WealthCheck: 'I want to save and get on the property ladder'

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The Independent Online

Kofi Kramo, 28, works as a mental health researcher for the NHS. His main objective is to start saving more to get a foot on the property ladder. "I hope to own a London home by my mid-thirties," Kofi says. "But I'm a bit frivolous so I'd like to know how to use my money in a more balanced way."

Case notes: Kofi Kramo
Salary: Kofi earns 32,000 a year as an NHS mental health researcher.
Monthly outgoings: 1,000 on rent, bills, food and essentials, 200 on holidays, 800 socialising.
Debt: Kofi owes 600 on a student bank account.
Savings & investments: Kofi saves 100 a month. He has 800 in an ISA and 3,000 in a unit trust.

Advice this week is given by financial advisors Danny Cox of Hargreaves Lansdown, Martin Bamford of Informed Choice and Mel Kenny of Radcliffe & Newlands.


To achieve his home-owning dream, Kofi needs to pay off debts and control his spending. Danny Cox says cutting out day-to-day luxuries will significantly speed up the process. "Dropping a gym membership or avoiding shop-bought lattes could help bring owning a property forward months or even years," says Cox.

Mel Kenny adds: "If Kofi is not strict with himself, he will find that his money is continually gobbled up though socialising and his goals will remain a dream."

He says that Kofi's current renting situation is "economically sound" and that his goal of becoming a homeowner by his mid-thirties may turn out to be good timing. "The levels of deposit required at the moment are prohibitive," says Kenny. "But this should improve considerably over the years."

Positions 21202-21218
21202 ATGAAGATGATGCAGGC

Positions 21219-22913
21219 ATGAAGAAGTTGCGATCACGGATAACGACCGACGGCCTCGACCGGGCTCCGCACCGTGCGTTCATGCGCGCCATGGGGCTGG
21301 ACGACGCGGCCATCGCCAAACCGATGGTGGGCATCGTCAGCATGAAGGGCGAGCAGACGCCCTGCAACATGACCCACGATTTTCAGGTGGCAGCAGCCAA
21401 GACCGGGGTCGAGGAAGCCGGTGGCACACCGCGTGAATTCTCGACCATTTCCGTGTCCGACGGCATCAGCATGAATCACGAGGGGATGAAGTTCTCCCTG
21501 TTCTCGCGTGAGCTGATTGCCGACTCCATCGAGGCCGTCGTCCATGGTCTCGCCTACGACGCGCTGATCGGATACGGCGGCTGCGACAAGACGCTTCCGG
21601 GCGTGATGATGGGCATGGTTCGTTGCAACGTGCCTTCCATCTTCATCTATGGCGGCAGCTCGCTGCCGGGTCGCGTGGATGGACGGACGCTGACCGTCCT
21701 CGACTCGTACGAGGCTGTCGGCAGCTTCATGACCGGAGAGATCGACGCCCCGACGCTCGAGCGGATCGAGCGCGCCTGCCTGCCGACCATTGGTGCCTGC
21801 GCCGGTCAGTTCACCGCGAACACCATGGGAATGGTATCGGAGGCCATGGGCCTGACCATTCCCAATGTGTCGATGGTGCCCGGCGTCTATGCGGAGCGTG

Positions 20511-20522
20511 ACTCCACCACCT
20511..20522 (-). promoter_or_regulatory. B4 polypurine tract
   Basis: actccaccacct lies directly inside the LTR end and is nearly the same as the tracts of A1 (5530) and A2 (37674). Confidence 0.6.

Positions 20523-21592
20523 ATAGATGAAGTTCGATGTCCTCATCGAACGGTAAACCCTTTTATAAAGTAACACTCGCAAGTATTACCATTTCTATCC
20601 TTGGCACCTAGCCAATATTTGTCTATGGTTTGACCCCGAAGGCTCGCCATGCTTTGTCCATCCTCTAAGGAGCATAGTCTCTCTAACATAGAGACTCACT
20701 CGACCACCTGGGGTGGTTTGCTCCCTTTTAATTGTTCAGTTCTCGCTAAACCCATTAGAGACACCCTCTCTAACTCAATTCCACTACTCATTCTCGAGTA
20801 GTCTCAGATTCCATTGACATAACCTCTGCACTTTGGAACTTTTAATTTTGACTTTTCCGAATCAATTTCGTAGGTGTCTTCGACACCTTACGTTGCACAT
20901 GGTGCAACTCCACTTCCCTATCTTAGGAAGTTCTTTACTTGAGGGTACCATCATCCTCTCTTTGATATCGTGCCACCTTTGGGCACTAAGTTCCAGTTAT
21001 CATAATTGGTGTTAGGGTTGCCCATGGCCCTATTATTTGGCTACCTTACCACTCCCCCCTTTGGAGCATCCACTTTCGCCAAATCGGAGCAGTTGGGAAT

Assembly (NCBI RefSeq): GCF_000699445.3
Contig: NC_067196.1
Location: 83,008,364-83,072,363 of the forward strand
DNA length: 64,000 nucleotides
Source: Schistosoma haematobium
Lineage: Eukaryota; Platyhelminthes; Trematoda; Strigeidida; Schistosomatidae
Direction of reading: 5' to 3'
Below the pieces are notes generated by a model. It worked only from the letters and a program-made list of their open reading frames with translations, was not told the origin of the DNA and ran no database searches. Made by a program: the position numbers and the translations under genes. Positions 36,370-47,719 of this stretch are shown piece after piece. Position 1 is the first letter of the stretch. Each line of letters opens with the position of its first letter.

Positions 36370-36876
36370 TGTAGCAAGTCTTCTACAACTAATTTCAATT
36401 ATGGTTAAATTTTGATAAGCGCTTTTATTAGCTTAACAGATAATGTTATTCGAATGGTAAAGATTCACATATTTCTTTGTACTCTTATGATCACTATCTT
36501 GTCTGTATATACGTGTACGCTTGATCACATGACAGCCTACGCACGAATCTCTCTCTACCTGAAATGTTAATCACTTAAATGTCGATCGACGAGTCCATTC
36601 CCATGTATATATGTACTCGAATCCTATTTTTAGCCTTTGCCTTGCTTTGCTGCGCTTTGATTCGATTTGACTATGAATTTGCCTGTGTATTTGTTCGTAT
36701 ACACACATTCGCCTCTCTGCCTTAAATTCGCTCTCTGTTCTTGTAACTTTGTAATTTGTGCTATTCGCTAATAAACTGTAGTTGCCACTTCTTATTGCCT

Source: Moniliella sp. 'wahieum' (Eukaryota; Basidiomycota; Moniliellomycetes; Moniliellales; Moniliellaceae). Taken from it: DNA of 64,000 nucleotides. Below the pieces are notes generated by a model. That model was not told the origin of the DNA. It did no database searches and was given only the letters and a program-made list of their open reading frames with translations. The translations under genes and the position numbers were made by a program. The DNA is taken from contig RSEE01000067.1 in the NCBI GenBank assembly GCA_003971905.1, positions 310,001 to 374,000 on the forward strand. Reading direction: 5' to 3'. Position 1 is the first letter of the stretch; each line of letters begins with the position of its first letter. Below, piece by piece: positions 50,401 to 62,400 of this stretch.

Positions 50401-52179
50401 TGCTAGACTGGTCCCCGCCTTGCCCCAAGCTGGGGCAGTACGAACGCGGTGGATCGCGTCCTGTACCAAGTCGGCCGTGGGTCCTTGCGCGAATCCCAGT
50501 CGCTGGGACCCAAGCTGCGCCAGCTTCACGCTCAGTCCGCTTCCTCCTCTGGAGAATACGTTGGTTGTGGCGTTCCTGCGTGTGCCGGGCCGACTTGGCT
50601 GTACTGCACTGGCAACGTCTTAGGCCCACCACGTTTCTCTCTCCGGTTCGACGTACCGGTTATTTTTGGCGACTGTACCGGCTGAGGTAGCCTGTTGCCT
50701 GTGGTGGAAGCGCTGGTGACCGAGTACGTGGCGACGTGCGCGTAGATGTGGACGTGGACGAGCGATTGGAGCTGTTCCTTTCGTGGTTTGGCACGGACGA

If Kofi remains with the NHS to age 65, his pension should be almost half of his salary, plus he will have a lump sum as well. Cox says: "This final salary scheme is among the best available in the UK today. On top of this will be a state pension, so his retirement situation looks to be on track while he remains with the NHS."


Martin Bamford says that Kofi should concentrate on repaying any debts before he looks to invest. "Investing small amounts when you have debt rarely makes sense," says Bamford. "A better approach is usually to repay debt first, build cash savings and only after that, start investing for longer-term objectives."

Kenny says that Kofi must identify his tolerance for risk. "This will make things clearer as to how much he needs to cut back on his current expenditure, how much he needs to increase his earnings, or how much he needs to lower his goals," says Kenny.

Kofi already has some some money in an ISA and a unit trust. "I would recommend that Kofi adds the unit trust to his ISA holdings so that he won't have to worry about additional tax on the profits or income," says Cox. "It is easy to do and will be treated as part of Kofi's annual ISA allowance."

For a free financial check-up, write to Wealth Check, The Independent, 191 Marsh Wall, London E14 9RS; or email wealthcheck@independent.co.uk.

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